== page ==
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Bistro Monet a classic take on French fare

The Mediterranean striped bass is served with asparagus atop fennel compote buerre blanc infusion. | Sun-Times~Richard A. Chapman

The Mediterranean striped bass is served with asparagus atop a fennel compote in a buerre blanc infusion. | Sun-Times~Richard A. Chapman

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BISTRO MONET ★★½

426 N. Park Blvd., Glen Ellyn
(630) 469-4002;
bistromonet.com


Hours: 5-9 p.m. Tuesday-Thursday; 5-10 p.m., Friday-Saturday; 4-8 p.m. Sunday

Prices: Appetizers, $11-$18; soups, salads, $7-$8; entrees, $19.50-$29; dessert, $6.50-$8

Try: Cassoulet, fresh fish, mixed-greens salad with grilled asparagus and brie.

Tips: Reservations accepted. Parking in lot or street. Full-service bar.

In a bite: French native Michel Saragueta perfected his cooking skills in the country’s Basque region. Now those who visit his Bistro Monet can sample his culinary expertise.

KEY: ★★★★ Extraordinary;
★★★ Excellent; ★★ Very Good;
★ Good; Zero stars: Poor

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Updated: April 26, 2012 12:26PM



Think about cassoulet, the rich yet homey bean-based casserole that originated in the south of France, and more than likely a winter meal comes to mind.

But at the Bistro Monet in Glen Ellyn, where the menu undergoes frequent changes, popular demand has guaranteed a regular spot for this hearty entree no matter what the season. As our waiter informed during a recent visit, “It’s been that way since we opened five years ago.”

While cassoulet may not represent the consummate in French fare, in my book it comes close. And chef-owner Michel Saragueta’s version of the classic is a good one, using duck leg confit, garlic sausage and a lamb chop on a bed of seasoned white great northern beans.

The meal started with an amuse-bouche: chicken liver pate and sliced cornichon on a bite-size slice of crusty bread. Meanwhile, the bread basket pleased with its selection of three types of warm rolls: potato-rosemary, whole grain and sourdough.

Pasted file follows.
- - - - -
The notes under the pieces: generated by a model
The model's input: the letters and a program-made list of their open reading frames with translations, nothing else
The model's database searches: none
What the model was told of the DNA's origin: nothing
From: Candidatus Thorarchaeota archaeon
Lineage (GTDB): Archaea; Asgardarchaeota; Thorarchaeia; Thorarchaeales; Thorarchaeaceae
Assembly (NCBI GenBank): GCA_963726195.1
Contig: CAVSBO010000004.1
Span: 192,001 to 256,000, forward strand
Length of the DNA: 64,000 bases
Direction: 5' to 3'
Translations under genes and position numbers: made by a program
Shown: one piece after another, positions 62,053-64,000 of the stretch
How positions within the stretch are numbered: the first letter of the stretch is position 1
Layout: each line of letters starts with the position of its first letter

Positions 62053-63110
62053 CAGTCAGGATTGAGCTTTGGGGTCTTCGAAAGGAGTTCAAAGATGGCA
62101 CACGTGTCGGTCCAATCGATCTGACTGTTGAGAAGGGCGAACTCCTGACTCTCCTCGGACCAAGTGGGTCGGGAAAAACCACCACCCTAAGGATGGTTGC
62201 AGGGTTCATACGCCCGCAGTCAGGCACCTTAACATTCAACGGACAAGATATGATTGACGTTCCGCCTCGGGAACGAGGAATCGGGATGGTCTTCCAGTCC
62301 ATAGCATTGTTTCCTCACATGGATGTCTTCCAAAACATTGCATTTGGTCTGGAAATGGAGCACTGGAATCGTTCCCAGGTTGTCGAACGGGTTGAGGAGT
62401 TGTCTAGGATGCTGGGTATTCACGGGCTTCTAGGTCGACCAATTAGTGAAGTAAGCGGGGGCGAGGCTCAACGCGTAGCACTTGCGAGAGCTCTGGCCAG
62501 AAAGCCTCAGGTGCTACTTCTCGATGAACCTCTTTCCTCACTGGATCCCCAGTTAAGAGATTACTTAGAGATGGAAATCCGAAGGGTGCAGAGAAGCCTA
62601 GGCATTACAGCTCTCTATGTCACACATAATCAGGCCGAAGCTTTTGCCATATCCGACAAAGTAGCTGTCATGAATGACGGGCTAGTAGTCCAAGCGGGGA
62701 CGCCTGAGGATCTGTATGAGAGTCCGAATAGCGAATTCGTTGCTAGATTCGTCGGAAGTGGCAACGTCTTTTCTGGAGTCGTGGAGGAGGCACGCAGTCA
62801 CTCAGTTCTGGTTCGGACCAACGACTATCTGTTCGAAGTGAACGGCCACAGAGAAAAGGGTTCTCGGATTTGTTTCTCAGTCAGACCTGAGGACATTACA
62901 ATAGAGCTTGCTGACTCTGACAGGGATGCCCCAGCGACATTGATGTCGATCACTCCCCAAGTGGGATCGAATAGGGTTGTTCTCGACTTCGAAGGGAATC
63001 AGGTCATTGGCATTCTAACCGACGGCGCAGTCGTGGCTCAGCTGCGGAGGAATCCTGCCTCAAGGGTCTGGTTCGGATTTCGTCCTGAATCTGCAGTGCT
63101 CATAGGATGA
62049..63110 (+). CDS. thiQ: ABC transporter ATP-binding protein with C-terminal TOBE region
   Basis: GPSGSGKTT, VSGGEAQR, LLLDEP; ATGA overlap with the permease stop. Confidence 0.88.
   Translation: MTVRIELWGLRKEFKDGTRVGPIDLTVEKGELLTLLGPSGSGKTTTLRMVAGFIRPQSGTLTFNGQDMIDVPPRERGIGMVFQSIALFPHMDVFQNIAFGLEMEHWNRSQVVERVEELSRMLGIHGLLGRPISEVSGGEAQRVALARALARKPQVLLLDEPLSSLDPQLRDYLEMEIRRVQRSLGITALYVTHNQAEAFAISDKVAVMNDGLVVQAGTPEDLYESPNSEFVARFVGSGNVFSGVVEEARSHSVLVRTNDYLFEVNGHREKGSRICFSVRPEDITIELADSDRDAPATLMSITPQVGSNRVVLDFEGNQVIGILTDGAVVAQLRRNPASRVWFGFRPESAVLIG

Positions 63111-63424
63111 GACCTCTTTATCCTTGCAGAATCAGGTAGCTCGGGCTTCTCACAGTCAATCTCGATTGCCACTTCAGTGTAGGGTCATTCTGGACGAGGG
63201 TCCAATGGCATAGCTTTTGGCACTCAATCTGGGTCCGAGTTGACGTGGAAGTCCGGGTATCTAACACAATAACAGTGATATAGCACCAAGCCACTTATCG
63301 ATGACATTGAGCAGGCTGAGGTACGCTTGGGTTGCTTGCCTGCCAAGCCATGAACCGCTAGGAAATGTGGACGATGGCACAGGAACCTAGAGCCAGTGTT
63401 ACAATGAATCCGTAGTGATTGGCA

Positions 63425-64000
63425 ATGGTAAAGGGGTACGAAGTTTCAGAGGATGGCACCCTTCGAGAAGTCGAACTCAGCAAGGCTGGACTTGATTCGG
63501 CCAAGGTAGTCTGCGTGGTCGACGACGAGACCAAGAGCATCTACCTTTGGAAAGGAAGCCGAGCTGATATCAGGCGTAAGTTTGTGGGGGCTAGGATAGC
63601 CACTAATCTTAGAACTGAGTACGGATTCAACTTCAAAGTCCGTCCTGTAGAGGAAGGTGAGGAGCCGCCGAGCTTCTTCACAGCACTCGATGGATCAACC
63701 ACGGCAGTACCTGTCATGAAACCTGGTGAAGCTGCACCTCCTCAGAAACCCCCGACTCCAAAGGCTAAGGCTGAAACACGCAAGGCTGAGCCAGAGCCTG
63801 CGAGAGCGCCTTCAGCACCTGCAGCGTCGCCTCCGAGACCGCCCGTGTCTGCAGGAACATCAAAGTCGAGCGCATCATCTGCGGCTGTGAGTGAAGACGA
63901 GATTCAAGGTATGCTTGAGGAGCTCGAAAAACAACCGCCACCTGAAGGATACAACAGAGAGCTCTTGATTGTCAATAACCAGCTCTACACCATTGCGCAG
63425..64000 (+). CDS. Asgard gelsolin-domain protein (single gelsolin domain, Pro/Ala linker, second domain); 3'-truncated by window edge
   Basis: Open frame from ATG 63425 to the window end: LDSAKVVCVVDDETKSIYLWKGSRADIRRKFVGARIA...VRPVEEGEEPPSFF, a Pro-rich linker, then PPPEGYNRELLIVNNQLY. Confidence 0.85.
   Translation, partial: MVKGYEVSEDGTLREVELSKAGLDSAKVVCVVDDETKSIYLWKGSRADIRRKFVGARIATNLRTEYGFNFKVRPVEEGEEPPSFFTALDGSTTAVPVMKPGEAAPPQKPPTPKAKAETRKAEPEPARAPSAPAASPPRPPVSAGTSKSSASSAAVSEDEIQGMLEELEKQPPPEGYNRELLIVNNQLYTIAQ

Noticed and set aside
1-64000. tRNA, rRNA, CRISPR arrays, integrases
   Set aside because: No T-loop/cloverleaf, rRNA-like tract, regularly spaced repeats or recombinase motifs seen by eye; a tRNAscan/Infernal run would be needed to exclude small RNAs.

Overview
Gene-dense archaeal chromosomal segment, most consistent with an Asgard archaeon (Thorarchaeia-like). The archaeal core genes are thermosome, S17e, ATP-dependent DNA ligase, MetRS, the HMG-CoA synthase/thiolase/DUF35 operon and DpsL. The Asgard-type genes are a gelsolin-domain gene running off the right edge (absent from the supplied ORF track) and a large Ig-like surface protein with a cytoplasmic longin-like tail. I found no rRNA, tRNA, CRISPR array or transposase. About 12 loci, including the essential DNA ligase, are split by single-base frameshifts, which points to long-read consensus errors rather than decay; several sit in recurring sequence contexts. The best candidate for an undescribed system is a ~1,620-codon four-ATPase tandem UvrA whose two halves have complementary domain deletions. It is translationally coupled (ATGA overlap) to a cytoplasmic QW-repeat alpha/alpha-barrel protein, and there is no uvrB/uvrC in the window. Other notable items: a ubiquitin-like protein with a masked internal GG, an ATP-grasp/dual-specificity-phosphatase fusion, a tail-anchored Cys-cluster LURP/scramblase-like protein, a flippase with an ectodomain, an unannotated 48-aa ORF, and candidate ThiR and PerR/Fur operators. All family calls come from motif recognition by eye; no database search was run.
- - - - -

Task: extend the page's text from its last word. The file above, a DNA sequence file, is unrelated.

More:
For the appetizer, another bistro favorite beckoned. Tender frog legs nestled with escargots were on special and sensational, with a tomato-garlic sauce providing an extra oomph. Further options in the starter column included pan-seared foie gras, mussels Provençal, petite crabcake salad and baby shrimp ragout.

Nothing announces spring like asparagus, and the message comes across loud and clear with the restaurant’s salad of grilled asparagus and brie with julienne apples and mixed greens in an herb vinaigrette dressing.

Besides cassoulet, diners also are likely to encounter such classic entrees as coq au vin, roasted rack of lamb, sauteed pork tenderloin medallions and, naturellement, steak frittes — grilled New York strip with sauteed mushrooms, peppercorn sauce or crumbled roquefort.

There also are non-meat options. One example is a Napoleon with vegetarian grilled seasonal veggies in a tomato-ginger coulis.

Mediterranean striped bass, a special, was my dining partner’s selection, and it brought a smile to her face. The fish was perfectly sauteed and served with asparagus on a bed of fennel compote in a buerre blanc infusion.

Dessert choices may vary. We shared a caramel-filled chocolate tart topped with ganache and a dash of sea salt. Be forewarned: The confection comes with an intense sugar high that to many may be too cloying for comfort.

Thankfully, other options may be at hand, including chocolate mousse, creme brulee with berries, lemon tart, chocolate bread pudding with dark rum creme anglaise sauce and apple tart with ice cream.

Bistro Monet makes the most of its storefront location. There’s a tiny bar off the front entrance leading to the 25-seat Le Petit Monet dining room and adjoining 60-seat main dining room that’s slightly more formal with tables in white-linen topped by butcher paper. Framed copies of Monet, Renoir and other Impressionists hang on oak-paneled walls, adding charm to the decor.

The bistro’s well-trained staff knows its way around the food as well as its short but intriguing international wine list, where most are priced in the $35-$45 range. French producers dominate, though a smattering of U.S. vintners are represented.

Thomas Witom is a local free-lance writer.



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